Hiring an apprentice

Apprenticeships provide an opportunity for people embarking upon a new career to combine hands on experience with related study, in order to gain specific skills and knowledge of a certain job or industry.

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What is an apprentice?

An apprentice is someone aged 16 or over who is carrying out a work-based training programme (an apprenticeship) which offers on-the-job training together with nationally recognised qualifications. Apprenticeships can last for 1 - 5 years and are available in 1,500 occupations across 170 industries.

Why hire an apprentice?

Aside from helping to train the workforce of the future and improving their credentials as an employee, running an apprenticeship programme can provide businesses with a bespoke recruitment drive, allowing them to assess potential new employees while more experienced staff pass down their skills so these are retained within the business. Organisations which provide off-the-job training (eg colleges and universities) can work with the business to ensure that the study element is more relevant for the particular job.

Although employers must pay their apprentices (at the current rate of the national minimum wage), certain government funding is available (see below). Furthermore, there is no requirement for National Insurance Contributions for apprentices under the age of 25 on earnings below the higher tax rate. For further information read Minimum wage.

What funding is available?

Employers with an annual pay bill of over £3 million must pay a levy towards an apprenticeship fund; they can later spend what they have paid into this fund on apprenticeship training. Non-levy paying employers will be eligible to claim 90% of training costs from the government.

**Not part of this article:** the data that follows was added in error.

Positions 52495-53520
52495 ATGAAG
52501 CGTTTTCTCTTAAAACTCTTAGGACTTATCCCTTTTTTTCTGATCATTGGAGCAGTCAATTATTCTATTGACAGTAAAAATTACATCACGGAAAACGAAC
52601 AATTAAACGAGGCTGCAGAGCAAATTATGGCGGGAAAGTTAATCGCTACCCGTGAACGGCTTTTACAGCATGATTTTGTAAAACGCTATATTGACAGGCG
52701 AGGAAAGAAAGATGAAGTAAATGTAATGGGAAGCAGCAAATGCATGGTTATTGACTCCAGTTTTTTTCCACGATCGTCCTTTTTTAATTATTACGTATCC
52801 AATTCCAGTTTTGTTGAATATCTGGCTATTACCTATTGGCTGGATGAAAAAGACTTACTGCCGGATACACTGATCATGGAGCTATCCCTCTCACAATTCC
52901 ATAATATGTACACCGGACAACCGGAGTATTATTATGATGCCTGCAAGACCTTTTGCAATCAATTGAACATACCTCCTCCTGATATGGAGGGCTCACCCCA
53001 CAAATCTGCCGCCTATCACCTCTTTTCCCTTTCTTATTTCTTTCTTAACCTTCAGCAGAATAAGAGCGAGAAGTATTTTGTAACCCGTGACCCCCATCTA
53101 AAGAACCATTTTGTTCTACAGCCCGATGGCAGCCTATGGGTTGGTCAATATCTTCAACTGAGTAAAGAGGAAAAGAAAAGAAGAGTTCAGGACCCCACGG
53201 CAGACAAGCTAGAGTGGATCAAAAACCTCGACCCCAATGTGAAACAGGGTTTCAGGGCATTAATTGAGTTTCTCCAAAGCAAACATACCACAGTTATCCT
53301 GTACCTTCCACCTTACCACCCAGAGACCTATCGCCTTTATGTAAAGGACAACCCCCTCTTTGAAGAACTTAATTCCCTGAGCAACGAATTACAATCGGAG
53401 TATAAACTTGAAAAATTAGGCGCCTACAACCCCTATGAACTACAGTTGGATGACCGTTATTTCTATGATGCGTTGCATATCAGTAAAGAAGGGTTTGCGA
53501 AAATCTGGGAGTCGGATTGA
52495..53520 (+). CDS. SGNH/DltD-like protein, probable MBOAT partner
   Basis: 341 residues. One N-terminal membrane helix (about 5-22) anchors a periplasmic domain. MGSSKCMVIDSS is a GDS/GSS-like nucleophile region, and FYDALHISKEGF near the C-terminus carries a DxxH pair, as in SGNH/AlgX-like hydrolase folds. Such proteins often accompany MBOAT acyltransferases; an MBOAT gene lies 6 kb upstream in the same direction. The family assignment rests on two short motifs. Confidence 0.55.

Employers with fewer than 50 employees can claim 100% of training costs if they take on apprentices who are 16 - 18 (or 19 - 24 if they have previously been in care or have a Local Authority Education, Health and Care Plan).

All employers can claim £1,500 for each apprentice they take on who is 16 - 18 (or 19 - 24 if they have previously been in care or have a Local Authority Education, Health and Care Plan).

For more information on the levy system and on how to obtain funding, see the GOV.UK website.

How do you hire an apprentice?

The first step to hiring an apprentice is to choose the appropriate apprenticeship framework (old system) or standard (new system) to suit the particular industry and the level of qualification (eg equivalent to GCSE, A-Level, degree etc); this is done using the online service. Employers must then find an appropriate apprenticeship training provider.

Once funding has been determined, the apprenticeship can then be advertised via the relevant training organisation. Following selection of the apprentice, an apprenticeship agreement must be formed and a commitment statement signed.

What is an apprenticeship agreement?

An apprenticeship agreement must be signed prior to the start of any apprenticeship. Amongst other things, it should:

  • include a statement of the skill, trade or occupation for which the apprentice is being trained
  • confirm the individual employment arrangements between the apprentice and the employer
  • state the relevant apprenticeship framework or standard and level
  • the expected length of the apprenticeship

A commitment statement should also be signed which details the planned content and schedule for training, and what is expected and offered by all relevant parties (ie apprentice, employer and training organisation).

The apprenticeship agreement is not a substitute for an employment contract and it must be incorporated into the contract of employment.

What is the minimum wage for apprentices?

Employers must pay apprentices at the Apprenticeship rate of the national minimum wage (£3.70 until April 2019). These NMW rates change every April. For further information read Minimum wage.

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